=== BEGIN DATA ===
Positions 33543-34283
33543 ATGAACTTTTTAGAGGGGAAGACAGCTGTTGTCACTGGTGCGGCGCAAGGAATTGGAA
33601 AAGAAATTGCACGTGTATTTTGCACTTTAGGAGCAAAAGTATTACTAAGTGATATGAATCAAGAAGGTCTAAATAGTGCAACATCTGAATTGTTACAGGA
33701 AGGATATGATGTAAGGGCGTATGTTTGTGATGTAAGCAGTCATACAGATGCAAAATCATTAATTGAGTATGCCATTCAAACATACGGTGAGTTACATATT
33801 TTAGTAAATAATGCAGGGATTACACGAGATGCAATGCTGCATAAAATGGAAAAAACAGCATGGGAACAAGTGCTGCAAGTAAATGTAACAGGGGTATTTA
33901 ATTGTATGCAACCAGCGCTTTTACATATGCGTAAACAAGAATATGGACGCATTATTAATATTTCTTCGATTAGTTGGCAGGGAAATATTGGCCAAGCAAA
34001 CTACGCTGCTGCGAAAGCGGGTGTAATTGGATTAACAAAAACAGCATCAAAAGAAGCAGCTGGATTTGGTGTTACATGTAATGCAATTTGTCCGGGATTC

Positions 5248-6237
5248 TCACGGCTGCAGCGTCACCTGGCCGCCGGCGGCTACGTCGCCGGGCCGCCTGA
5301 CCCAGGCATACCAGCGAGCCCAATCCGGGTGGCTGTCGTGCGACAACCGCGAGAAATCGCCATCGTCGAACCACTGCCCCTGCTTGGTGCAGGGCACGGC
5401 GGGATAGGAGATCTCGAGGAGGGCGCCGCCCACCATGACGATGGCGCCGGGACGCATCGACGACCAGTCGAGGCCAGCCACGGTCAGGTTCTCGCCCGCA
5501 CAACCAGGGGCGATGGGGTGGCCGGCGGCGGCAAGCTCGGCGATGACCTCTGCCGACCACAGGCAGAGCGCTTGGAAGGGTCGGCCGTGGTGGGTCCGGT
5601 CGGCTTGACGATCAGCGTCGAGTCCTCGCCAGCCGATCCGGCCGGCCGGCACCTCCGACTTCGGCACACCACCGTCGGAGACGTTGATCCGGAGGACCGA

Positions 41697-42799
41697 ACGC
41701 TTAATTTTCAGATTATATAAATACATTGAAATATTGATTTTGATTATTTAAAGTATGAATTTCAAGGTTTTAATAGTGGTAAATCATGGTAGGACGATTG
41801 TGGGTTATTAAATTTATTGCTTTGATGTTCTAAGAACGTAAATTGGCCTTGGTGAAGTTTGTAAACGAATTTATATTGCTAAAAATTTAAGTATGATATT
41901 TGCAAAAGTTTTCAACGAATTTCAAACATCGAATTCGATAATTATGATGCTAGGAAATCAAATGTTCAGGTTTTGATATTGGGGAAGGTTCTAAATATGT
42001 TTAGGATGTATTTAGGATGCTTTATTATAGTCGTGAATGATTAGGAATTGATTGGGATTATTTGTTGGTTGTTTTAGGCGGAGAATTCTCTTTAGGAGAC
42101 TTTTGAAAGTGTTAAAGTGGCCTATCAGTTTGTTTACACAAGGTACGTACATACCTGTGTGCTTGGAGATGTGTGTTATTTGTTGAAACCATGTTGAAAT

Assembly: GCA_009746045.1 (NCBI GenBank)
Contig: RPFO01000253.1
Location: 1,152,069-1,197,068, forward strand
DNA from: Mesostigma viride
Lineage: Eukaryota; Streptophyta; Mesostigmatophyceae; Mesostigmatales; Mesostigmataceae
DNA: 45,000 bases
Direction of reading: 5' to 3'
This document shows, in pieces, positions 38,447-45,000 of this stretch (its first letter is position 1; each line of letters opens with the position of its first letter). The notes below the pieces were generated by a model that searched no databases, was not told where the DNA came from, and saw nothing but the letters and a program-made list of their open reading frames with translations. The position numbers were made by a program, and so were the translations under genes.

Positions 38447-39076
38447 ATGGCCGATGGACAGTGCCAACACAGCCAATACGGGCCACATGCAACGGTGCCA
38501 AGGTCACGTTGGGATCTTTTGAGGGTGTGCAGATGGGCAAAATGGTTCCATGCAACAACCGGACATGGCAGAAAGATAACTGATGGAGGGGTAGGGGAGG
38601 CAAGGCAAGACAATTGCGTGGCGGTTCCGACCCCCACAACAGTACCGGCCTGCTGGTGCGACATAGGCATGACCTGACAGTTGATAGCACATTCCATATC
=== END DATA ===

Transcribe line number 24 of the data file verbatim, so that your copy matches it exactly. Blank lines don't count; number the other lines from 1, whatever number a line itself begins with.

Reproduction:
DNA from: Mesostigma viride